Health Minister Chris Fearne has defended a European initiative to order in bulk the coronavirus vaccines after the agreement came under fire from his Belgian counterpart.
Last Monday, EU member states Germany, France, Italy and the Netherlands signed an agreement with pharmaceutical group Astra Zeneca to guarantee the supply of 300 million doses of a possible coronavirus vaccine.
The German health ministry, which made the announcement, said the doses, which could be expanded up to 400 million, would be distributed to all member states that decide to participate, proportionally based on their population size.
The inoculation is being developed by Oxford University, which began trials in April and has currently expanded them to include over 10,000 participants.
Fearne was one of the first to call for joint procurement of a vaccine in February and has said that Malta will be joining the initiative.
The agreement, however, has not been met kindly by all member states, with concerns that the four-nation ‘Inclusive Vaccine Alliance’ will interfere with efforts by the European Commission to purchase vaccines ahead of time.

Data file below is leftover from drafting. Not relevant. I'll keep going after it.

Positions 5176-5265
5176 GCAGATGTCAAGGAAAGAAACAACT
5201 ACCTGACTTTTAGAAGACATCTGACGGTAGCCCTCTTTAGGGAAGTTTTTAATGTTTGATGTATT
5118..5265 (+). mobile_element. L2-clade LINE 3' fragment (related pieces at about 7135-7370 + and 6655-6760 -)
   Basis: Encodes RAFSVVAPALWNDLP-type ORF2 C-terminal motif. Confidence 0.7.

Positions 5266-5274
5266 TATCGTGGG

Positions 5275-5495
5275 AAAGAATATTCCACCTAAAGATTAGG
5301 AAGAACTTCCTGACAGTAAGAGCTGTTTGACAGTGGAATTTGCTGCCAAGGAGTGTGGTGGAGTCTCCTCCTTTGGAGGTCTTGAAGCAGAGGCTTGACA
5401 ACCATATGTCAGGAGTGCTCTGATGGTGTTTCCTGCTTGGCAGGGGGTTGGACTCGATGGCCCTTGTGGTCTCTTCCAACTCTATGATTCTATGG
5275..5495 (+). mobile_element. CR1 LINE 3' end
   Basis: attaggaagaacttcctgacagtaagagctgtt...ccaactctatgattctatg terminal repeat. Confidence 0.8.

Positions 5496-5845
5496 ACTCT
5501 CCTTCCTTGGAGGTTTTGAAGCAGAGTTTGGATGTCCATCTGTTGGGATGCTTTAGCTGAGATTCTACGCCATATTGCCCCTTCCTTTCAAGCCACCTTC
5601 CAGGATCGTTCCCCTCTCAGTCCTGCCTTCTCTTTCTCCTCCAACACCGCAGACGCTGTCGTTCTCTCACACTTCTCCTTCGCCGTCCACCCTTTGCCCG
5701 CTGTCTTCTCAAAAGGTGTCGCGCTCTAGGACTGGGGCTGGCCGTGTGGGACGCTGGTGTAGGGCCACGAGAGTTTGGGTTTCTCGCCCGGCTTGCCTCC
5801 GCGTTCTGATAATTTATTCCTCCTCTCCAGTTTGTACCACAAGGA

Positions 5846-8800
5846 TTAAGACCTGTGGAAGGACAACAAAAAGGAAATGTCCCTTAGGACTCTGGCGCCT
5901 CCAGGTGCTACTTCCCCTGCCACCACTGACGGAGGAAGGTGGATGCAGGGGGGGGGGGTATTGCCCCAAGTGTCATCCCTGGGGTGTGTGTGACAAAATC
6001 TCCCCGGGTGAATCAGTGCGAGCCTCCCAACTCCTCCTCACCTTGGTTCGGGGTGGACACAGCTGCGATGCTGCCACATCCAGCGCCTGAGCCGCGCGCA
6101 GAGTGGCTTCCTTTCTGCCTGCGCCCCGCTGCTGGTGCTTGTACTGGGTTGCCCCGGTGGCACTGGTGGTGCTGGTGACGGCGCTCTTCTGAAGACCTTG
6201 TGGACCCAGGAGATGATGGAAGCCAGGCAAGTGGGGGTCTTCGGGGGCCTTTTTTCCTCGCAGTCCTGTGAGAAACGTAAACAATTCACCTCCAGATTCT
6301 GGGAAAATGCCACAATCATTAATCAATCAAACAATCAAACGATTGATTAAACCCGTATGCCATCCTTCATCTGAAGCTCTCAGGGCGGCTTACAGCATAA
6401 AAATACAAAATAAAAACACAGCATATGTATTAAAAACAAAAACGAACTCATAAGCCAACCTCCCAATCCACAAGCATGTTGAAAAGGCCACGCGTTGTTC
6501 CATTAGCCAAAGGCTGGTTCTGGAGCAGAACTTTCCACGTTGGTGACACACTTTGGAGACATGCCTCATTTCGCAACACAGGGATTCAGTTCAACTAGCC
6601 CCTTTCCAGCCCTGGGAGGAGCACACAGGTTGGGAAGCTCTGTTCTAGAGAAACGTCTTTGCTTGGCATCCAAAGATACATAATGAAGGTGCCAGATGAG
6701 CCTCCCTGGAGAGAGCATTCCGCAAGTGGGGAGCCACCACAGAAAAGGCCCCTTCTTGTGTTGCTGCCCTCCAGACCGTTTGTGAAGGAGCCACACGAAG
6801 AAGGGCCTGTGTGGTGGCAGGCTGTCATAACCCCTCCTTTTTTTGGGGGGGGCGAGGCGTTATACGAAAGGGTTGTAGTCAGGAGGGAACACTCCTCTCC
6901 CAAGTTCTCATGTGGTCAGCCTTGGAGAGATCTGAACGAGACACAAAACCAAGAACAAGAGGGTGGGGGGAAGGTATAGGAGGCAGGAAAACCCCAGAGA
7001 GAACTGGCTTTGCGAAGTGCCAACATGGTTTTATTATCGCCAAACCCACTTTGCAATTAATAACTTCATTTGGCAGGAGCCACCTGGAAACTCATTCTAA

The commission is currently working on a strategy called the Emergency Support Instrument, which would allow it to purchase vaccines on behalf of member states without getting tied up in the bureaucracy of joint procurement.
Belgian Health Minister Maggie De Block said it was unreasonable to try to negotiate joint procurement for Europe outside of the mechanism that represents all 27 member states and that attempts to do so would split up the effort and weaken the bargaining position of both initiatives.
Fearne told Times of Malta that while the two initiatives might have originated independently, they were not necessarily to each other’s detriment.
“The principal aim is to ensure that each member state is given access to the COVID-19 vaccine, once it is available on the market. With such a mechanism, member states are working together to access the vaccine rather than competing against each other, which is an ideal scenario for smaller states like Malta,” he said.
“This alliance is not a sign that the European Commission acted inefficiently, rather things happened at a fast rate through collaboration between member states. One initiative does not exclude the other. Both initiatives can be done in tandem as long as citizens have access to the vaccine.”
Independent journalism costs money. Support Times of Malta for the price of a coffee.Support Us